*This article originally appeared on the ASHA Leader Live on 12/11/19. To view the full ASHA Leader Live article click here.
Hippotherapy (hippo is Greek for horse) continues to gain recognition in our profession, but several misconceptions exist about this approach used by speech-language pathologists and other clinicians. Hippotherapy is a treatment tool—it is not a type of treatment. Compare it to using a swing or ball or other similar tool in sessions.
Also used by occupational therapists and physical therapists, the tool involves placing clients on horses while providing intervention. The approach aims to engage sensory, neuromotor, and cognitive systems to enhance outcomes, according to the American Hippotherapy Association (AHA). A number of peer-reviewed sources explore the use of equine movement in treatment for a variety of disorders.
Untangling the terminology
Don’t confuse hippotherapy with adaptive horseback riding lessons, also known as therapeutic horseback riding. In fact, while SLPs face scope-of-practice infringement issues on a variety of fronts, we need to understand—and explain to clients or potential clients—that treatment provided by SLPs differs vastly from riding lessons provided by adaptive/therapeutic riding instructors.
A variety of terms—such as “horse therapy,” “equine therapy,” “equine-assisted therapy,” and “equine-assisted therapies and activities” further exacerbate confusion surrounding this issue. Simply using accurate terminology to describe the different services and activities involving horses to treat people with special needs goes a long way to protect consumers. AHA developed a comprehensive terminology document to help consumers and professionals to address this issue.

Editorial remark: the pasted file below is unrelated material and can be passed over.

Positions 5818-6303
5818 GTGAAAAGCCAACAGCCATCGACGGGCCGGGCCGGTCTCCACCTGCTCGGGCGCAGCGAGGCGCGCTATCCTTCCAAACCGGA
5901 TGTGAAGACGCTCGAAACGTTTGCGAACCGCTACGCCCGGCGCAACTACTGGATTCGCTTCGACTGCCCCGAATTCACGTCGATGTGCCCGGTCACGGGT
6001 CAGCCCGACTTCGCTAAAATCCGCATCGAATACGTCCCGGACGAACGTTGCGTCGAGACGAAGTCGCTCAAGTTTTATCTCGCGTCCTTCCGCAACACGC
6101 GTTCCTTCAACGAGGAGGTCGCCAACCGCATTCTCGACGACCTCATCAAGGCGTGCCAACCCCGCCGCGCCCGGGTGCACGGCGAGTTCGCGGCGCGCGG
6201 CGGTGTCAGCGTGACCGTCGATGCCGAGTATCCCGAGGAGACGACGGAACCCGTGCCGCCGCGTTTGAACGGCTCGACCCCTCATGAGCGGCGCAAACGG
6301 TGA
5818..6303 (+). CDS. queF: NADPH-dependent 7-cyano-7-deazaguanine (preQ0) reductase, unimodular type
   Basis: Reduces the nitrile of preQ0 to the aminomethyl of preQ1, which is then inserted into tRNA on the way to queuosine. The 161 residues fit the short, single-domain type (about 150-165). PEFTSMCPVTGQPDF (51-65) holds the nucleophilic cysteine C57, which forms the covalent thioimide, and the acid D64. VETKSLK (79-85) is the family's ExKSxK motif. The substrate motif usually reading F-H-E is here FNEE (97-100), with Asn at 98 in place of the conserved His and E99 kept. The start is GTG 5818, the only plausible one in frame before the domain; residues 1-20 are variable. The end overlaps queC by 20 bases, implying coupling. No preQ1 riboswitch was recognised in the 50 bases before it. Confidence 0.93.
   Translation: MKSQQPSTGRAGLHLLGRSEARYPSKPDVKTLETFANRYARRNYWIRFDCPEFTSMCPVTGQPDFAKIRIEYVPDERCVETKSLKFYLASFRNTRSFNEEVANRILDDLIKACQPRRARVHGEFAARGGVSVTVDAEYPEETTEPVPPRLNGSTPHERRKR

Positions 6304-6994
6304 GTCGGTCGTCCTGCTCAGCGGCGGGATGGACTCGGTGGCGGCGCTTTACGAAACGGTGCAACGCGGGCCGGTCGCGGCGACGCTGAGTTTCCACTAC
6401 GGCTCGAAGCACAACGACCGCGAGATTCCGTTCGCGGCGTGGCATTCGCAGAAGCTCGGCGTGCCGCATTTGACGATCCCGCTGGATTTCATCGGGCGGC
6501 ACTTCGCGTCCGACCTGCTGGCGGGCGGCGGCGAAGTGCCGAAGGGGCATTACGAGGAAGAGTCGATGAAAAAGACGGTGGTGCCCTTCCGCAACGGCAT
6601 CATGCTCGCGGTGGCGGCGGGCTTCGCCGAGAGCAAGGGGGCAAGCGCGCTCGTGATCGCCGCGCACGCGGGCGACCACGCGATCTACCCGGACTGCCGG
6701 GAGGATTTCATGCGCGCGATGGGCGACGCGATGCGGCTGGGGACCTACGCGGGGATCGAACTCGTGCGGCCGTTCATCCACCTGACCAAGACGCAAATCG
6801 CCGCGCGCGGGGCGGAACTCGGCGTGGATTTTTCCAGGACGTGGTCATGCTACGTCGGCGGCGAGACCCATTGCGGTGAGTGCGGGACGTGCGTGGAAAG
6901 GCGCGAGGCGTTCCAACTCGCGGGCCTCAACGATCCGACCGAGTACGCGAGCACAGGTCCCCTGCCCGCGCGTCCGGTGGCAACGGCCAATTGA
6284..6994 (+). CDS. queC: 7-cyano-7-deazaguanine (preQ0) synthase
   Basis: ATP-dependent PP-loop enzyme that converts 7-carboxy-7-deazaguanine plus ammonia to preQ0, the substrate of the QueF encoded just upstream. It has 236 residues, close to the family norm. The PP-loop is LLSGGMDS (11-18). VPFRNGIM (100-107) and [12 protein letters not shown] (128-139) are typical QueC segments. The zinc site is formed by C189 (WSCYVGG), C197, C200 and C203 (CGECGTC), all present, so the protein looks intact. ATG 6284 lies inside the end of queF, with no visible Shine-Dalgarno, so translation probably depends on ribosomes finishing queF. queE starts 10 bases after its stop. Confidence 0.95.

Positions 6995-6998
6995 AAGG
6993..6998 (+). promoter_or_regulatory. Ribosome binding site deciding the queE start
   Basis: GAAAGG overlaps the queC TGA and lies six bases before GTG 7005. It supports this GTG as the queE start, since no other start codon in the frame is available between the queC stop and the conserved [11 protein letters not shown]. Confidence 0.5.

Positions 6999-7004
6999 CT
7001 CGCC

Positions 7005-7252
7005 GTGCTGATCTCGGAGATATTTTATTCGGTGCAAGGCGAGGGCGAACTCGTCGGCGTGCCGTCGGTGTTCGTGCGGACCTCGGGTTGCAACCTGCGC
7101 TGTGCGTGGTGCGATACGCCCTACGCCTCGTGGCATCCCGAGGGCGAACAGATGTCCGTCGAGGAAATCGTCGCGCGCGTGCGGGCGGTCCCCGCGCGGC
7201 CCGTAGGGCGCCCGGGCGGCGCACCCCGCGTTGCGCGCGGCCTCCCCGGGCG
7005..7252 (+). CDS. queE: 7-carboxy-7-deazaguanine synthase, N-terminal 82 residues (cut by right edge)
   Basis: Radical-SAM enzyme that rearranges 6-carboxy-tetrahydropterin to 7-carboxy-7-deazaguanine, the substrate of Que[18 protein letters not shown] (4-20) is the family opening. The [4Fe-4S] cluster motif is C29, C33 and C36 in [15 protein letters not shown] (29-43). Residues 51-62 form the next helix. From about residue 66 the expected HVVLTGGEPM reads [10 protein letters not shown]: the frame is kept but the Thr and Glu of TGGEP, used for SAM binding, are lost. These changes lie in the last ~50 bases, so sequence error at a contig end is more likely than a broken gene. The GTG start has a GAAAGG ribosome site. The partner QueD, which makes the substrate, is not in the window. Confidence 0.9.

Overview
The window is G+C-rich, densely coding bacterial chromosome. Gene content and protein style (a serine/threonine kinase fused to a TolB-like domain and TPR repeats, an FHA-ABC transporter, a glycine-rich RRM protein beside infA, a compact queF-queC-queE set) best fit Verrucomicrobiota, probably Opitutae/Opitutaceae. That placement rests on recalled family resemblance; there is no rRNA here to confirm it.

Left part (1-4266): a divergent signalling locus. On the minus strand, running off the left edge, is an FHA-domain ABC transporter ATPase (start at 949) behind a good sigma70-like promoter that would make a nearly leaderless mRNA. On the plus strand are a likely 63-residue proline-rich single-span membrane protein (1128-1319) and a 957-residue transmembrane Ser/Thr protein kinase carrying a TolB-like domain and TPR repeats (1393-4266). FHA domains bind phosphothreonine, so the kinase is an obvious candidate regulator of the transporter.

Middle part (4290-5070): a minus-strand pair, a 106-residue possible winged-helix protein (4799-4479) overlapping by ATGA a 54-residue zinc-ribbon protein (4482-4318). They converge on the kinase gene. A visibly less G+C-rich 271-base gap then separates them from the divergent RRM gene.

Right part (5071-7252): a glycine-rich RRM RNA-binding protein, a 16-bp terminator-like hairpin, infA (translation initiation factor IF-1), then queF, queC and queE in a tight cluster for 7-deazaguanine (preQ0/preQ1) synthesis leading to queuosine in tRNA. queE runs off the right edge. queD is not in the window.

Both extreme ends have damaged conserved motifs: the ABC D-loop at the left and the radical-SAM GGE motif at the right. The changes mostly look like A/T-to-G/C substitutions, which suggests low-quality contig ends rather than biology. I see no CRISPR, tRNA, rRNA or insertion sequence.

Only SLPs, along with occupational or physical therapists working within their scope of practice, who complete appropriate continuing education can use hippotherapy as a treatment tool. There are no licensed “hippotherapists” in the United States.
Incorporating this tool in treatment
When an SLP uses hippotherapy with a client, it’s one of many interventions incorporated into their treatment plan. As with any treatment tool, SLPs use evidence-based practice guidelines and strong clinical reasoning when determining the appropriateness of using hippotherapy for any given client. As noted by ASHA Past President Gail Richard in a letter to AHA, “While ASHA does not endorse particular treatment programs, products, or procedures, hippotherapy is one of many treatment techniques that may be used by SLPs, provided that SLPs have the necessary education, training, and expertise, and abide by the profession’s Code of Ethics.”
An SLP with the appropriate training can use hippotherapy to effectively facilitate the neuromotor systems that support speech and language skills. As SLPs, we know lack of neuromotor integrity in a client’s general motor control, postural control, respiratory efficiency, and/or sensory processing can negatively affect speech and language skills.
With each stride of the horse, a client receives sensory input through vestibular, tactile-proprioceptive, and visual systems, which can help in a variety of ways. For example, treatment including horses can positively boost clients’ attention and motivation, resulting in a more productive session. The equine environment is rich in natural communication contexts and opportunities for addressing language deficits.
For SLPs interested in this dynamic treatment tool, AHA offers standardized continuing education on the safe and effective use of hippotherapy as a treatment tool. The American Hippotherapy Certification Board (AHCB) provides two levels of continuing education certification: an entry-level AHCB certification and advanced Hippotherapy Clinical Specialist/HPCS.
AHA also offers a variety of resources for SLPs and other licensed therapy professionals who want to learn more about this treatment tool.
Ruth Dismuke-Blakely, MS, CCC- SLP, HPCS, is president of Skyline Therapy Services Edgewood in New Mexico, and an American Hippotherapy Association faculty member. firstname.lastname@example.org
Neita Miller, MS, CCC-SLP, HPCS, works at Skyline Therapy Services Edgewood and is a member of the American Hippotherapy Association research committee. email@example.com
Tina M. Rocco MA, CCC-SLP, HPCS, founded Speech-Language Pathology in Motion in Islandia, New York. She is an affiliate of ASHA Special Interest Group 11, Administration and Supervision. Rocco is also the American Hippotherapy Association board president and chair of the AHA Ethics & Advocacy committee. firstname.lastname@example.org
To view the original article on the ASHA Leader Live click here.